What Is Feldenkrais?

The San Francisco Training, 1975-1977 © International Feldenkrais® Federation Archive, Bob Knighton

When people first hear the word Feldenkrais, they usually ask the question: What is Feldenkrais? And, the question is often asked in this way:

“What? What Fel…? WHAT???”

Yes, “What is Feldenkrais?” is the number one question. This was also the question asked by our great teacher, David Zemach-Bersin, at our graduation.  David is the Educational Director of the Feldenkrais Professional Training Program in New York City where I received my certificate.  He also co-founded The Feldenkrais Research Foundation in 2007, a non-profit supporting scientific research on the Feldenkrais Method. 

So, I will use this simple question “What is the Feldenkrais?” as the title of the first post here.

While pursuing my doctoral degree in the Big Apple, I also liked to ask people who experienced the Feldenkrais had the same question too.  People often answered it with a smile: “Magic!”  Then, our conversation would evolve into various subjects and perspectives, such as brain and neuroscience studies, psychology, education, performance art, and well-being. Personally, scientific facts on the design of a human being helped me understand concepts behind the Feldenkrais method the best.

What is my answer to this common question since learning this method in 2011?  Here is a brief listing:

1. Feldenkrais is a last name.  When I first heard this word, I was very confused.  The Feldenkrais Method was named in the same way a new planet in the universe named after a scientist who discovered it.

Dr. Moshé Feldenkrais received a Doctor of Science from Sorbonne in Paris, and was an engineer and physicist.  In the 1930’s, Dr. Moshé Feldenkrais worked in Institut Curie, which is one of the world’s leading science research centers.  Five Institut Curie’s researchers have received Nobel prizes.  Dr. Moshé Feldenkrais used relatively new scientific studies and findings in his time to develop his method.

2. Official definitions are found on International Feldenkrais® Federation’s webpage, Standard of Practice. Here are some of the quotes:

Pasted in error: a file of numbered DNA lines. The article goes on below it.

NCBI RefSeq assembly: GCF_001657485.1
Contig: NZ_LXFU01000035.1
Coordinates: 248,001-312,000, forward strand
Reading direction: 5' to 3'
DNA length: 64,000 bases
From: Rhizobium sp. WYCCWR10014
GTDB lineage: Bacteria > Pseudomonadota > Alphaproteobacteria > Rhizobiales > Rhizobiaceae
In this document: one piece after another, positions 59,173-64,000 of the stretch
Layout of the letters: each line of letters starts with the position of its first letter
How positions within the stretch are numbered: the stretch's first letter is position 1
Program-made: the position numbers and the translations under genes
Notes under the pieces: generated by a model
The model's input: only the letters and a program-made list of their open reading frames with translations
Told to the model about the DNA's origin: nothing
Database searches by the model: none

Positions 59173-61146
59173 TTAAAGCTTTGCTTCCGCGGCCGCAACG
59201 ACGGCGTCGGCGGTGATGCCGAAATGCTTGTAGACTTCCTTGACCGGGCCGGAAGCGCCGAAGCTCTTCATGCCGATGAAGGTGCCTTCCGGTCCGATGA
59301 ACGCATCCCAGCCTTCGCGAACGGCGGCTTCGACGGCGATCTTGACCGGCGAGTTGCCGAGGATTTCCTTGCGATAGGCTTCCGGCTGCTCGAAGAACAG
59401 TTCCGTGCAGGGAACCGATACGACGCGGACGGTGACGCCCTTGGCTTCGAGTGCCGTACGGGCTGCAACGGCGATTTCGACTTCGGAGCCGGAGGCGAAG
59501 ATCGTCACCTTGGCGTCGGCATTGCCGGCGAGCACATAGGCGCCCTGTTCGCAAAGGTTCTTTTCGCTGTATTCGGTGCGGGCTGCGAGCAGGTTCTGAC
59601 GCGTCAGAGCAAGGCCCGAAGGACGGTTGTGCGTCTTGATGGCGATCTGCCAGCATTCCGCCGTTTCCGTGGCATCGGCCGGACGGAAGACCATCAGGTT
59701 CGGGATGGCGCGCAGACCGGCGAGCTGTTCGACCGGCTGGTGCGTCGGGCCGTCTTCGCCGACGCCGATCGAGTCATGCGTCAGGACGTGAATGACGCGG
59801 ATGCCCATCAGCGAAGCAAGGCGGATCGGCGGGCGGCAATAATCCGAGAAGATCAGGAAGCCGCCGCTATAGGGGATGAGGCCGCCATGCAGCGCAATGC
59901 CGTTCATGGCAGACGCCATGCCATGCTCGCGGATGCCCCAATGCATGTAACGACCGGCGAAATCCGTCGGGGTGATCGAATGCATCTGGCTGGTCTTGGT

The Method is based on principles of physics, biomechanics and an empirical understanding of learning and human development.

The FELDENKRAIS METHOD is an educational system that develops a functional awareness of the self in the environment. The Method utilizes the fact that the body is the primary vehicle for learning.

AWARENESS THROUGH MOVEMENT lessons attempt to make one aware of their habitual neuromuscular patterns and rigidities and to expand options for new ways of moving while increasing sensitivity and improving efficiency.

3. The method is applied to diverse fields and is often used as a body technique in performance art trainings, such as music, theater, and dance. The Feldenkrais Method and the Alexander Technique are often discussed together. Performance artists learned how to use their bodies more efficiently when performing. For example, singers learn how to exercise breathing and upper body movements to improve their performance.

4. Recent brain and neuroscience studies on brain plasticity, or neuroplasticity, are scientific studies that support the method. For example, Dr.  Norman Doidge‘s book, The Brain’s Way of Healing, introduces Dr. Moshé Feldenkrais and his method and discusses a successful recovery of a blind man named David Webber, who was a wonderful Feldenkrais teacher.

5. According to my own experience, the brain learning is essential to the Feldenkrais Method. In a lesson, we often engage in doing a sequence of movement through a process: know clearly how to do a movement, sense clearly how we  feel in us as doing a movement, and clearly differentiating what have done in each movement.

This process of doing simple movements is interestingly similar to the fundamental process of learning – in other words, to how our brain learns. The learning process is like this: Stimuli in an environment (movements in a Feldenkrais context) happen. A nerve cell, or neuron transmits messages from the sensory organs to the brain. The nervous system is an information highway to the brain. The brain differentiates differences of an event, and learning patterns form. Dr. Feldenkrais constantly emphasized the connection between learning and the brain in his writings, including On Learning in the book The Elusive Obvious and his lecture at CERN on May 7th,1981.

Dr. Moshé Feldenkrais developed the method by focusing on movement learning. He explained that movement learning, in his opinion, was the simplest subject to learn, unlike other subjects which involved complex factors, such asmental and personal history, culture, etc. In doing so, Dr. Moshé Feldenkrais referenced motor development in infants, such as learning to crawl and walk, etc. as a crucial concept to develop his method.

Ref. Bransford, John D., Ann L. Brown, and Rodney R. Cocking. 2000. Mind and Brain in How People Learn: Brain, Mind, Experience and School (Expanded Edition). Washington: National Academies Press.

Chris Lee

Chris Lee

Chris Lee attended the New York 5 Feldenkrais Professional Training Program and received her certificate in 2017. Chris Lee is a guild member at The Feldenkrais Guild of North America. She practices internationally including North America, East Asia and Europe. Chris Lee received her Doctor of Education in Art and Art Education from Columbia University, New York City.